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NASA

Curiosity's new selfie shows the Pahrump Hills region, where the rover has been conducting...

NASA has released a self-portrait of Curiosity, showing a full view of the Pahrump Hills sites where the rover has been working for the last five months. The mosaic view includes a look at the Telegraph Peak site where the rover has just begun drilling, analyzing the chemistry of the rocks and soil.  Read More

Artist's concept of MAVEN, which recently got a little closer to the surface of Mars (Imag...

NASA’S Mars Atmosphere and Volatile Evolution (MAVEN) orbiter has taken a deep dive into the Martian atmosphere. The first of a series of five planned deep-dip maneuvers by the unmanned spacecraft, its purpose was to gather information about the lower limits of the upper regions of the Red Planet's atmosphere.  Read More

Astronauts Terry Virts and Barry Wilmore working on the exterior of ISS's Harmony module (...

NASA astronauts Barry Wilmore and Terry Virts have successfully completed a grueling six hour and 41 minute spacewalk. It saw the Americans route 340 ft (104 m) of cable in order to facilitate the fitting of a future docking system that will allow the next generation of unmanned and manned commercial craft (such as SpaceX's Dragon and Boeing's CST-100 spacecraft), to berth at the station's harmony docking node. The installation of the new system will represent the most significant reconfiguration of the ISS since the US Space Shuttle Program.  Read More

The moons Nix (orange diamond) and Hydra (yellow diamond) as seen by New Horizons (Image: ...

As NASA's New Horizons deep space probe heads for its July rendezvous with Pluto, it's not only revealing the secrets of the dwarf planet, but of its moons as well. On the 85th anniversary of Pluto's discovery, the unmanned spacecraft sent back its first look at the small moons Nix and Hydra. Taken by New Horizons’ Long-Range Reconnaissance Imager (LORRI), the images will help space scientist better understand their orbits.  Read More

Artist's concept of a supermassive black hole (Image: ASA/JPL-Caltech)

Supermassive black holes are titanic oddities. Usually sited at the core of galaxies and various high-energy phenomena such as quasars, their mass can be anywhere from that of a hundred thousand to billions of suns. Now observations from NASA and ESA space telescopes are shedding light on the incredibly powerful cosmic winds they produce, which can have more energy than an entire galaxy.  Read More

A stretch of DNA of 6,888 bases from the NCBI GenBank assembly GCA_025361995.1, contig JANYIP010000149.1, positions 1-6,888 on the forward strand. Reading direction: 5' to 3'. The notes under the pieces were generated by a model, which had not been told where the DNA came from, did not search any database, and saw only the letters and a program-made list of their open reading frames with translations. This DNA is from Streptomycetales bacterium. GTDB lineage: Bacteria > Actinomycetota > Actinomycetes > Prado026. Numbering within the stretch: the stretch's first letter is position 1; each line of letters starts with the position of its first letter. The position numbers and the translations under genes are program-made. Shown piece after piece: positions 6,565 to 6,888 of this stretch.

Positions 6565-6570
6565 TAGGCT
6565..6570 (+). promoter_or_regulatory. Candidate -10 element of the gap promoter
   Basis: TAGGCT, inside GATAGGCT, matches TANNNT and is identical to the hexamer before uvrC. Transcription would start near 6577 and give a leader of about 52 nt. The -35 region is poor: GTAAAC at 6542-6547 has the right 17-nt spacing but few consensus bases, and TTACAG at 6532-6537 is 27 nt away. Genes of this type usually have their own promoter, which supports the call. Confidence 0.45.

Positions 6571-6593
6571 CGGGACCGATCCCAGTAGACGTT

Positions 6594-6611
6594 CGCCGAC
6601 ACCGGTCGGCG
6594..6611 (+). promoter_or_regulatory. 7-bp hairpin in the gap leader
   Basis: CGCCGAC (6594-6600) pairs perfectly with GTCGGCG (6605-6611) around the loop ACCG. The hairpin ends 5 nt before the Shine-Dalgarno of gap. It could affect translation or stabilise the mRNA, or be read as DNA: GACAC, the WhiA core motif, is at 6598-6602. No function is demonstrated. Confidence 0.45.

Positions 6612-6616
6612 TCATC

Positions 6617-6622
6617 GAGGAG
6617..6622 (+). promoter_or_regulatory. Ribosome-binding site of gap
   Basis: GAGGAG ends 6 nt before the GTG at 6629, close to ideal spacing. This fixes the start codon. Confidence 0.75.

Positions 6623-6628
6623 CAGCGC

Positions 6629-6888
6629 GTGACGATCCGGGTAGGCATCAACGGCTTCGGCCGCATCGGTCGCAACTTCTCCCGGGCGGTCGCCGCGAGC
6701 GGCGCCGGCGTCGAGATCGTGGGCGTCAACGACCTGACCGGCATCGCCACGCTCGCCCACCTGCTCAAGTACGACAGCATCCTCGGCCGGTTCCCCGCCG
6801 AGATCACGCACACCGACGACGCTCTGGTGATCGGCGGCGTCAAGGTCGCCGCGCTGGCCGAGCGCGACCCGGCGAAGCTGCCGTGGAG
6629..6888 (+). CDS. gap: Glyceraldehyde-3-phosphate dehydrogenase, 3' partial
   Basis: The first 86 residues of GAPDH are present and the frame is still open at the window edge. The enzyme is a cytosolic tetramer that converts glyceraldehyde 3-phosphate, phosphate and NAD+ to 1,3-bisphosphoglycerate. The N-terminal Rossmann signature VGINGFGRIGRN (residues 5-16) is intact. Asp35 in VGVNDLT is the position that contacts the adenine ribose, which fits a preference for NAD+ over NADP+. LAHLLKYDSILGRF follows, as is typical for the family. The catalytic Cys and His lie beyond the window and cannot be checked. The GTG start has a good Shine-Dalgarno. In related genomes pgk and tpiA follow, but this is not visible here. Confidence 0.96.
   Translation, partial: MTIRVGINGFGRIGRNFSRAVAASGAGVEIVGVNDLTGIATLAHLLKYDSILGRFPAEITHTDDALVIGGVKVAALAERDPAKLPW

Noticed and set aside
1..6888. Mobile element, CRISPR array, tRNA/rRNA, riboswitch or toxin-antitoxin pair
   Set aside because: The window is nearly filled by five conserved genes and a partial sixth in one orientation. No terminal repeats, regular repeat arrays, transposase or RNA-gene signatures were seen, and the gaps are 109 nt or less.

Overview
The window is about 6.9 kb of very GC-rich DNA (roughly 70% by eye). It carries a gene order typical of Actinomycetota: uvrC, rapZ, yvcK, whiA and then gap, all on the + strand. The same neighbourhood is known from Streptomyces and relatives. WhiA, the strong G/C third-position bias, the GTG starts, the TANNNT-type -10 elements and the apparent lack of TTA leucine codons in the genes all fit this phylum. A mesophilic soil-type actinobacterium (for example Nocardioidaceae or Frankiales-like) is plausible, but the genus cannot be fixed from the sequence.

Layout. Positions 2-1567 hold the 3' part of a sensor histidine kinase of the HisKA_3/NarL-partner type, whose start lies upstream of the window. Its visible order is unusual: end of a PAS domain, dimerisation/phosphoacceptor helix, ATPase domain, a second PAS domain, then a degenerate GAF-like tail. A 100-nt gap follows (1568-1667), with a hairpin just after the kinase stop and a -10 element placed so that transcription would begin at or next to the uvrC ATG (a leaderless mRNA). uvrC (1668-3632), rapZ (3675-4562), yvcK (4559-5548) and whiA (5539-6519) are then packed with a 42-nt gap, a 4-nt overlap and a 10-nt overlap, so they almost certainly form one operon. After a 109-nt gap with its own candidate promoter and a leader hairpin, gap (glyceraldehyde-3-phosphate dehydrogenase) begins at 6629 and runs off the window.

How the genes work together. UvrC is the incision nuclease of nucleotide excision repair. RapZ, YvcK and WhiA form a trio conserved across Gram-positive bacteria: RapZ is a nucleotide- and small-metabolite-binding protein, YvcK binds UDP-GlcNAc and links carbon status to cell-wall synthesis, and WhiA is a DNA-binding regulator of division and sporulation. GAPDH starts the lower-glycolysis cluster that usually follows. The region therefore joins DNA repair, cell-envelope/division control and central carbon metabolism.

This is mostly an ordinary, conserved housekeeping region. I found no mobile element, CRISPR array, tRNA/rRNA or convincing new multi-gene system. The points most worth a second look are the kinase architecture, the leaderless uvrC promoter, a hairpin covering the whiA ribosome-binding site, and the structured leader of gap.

The new images were taken by the High Resolution Stereo Camera on the Mars Express orbiter...

New images taken by the ESA’s Mars Express orbiter have provided a fresh look at a region believed to be hiding large volumes of water ice just beneath the surface – something that could serve as a water source for future manned missions to the Red Planet.  Read More

The new mosaic covers 6,800 kilometers (4,200 miles) of icy terrain (Image: NASA Earth Obs...

February 11 marked the two-year anniversary of the launch of NASA’s Landsat 8 satellite, an event that signaled the continuation of an Earth observation project that began in the early 1970s. To celebrate the occasion, the team has released a vast composite image that stretches unbroken from Sweden to British Columbia.  Read More

The data was collected by NASA's Van Allen Probes, seen here in an artist's rendition (Ima...

Back in October 2013, two NASA probes were in the perfect position to observe a solar wave as it hit Earth’s magnetic field, gathering data on the event. That data has now been analyzed by teams of scientists at MIT’s Haystack Observatory and the University of Colorado, revealing the process by which harmful, high-speed particles are generated in Earth’s radiation belts.  Read More

Ceres as shot from NASA's Dawn spacecraft (Image: NASA/JPL-Caltech/UCLA/MPS/DLR/IDA)

NASA's Dawn spacecraft has captured the sharpest image yet of the dwarf planet Ceres. The picture was snapped at a distance of 52,000 miles (83,000 km), as the probe readies itself for orbital insertion slated for March 6.  Read More

Voyager 1's iconic pale blue dot, with Earth featured as a tiny spec to the right of the i...

25 years ago Voyager 1 turned back towards our planet, and captured one of the most profound images ever taken – the pale blue dot. On the face of it, the little blue dot to screen-right appears insignificant. Yet, in its scope, it captured every human being that has ever lived and ever died, every wonder and every labor that mankind had then achieved in the relatively short history of our race.  Read More

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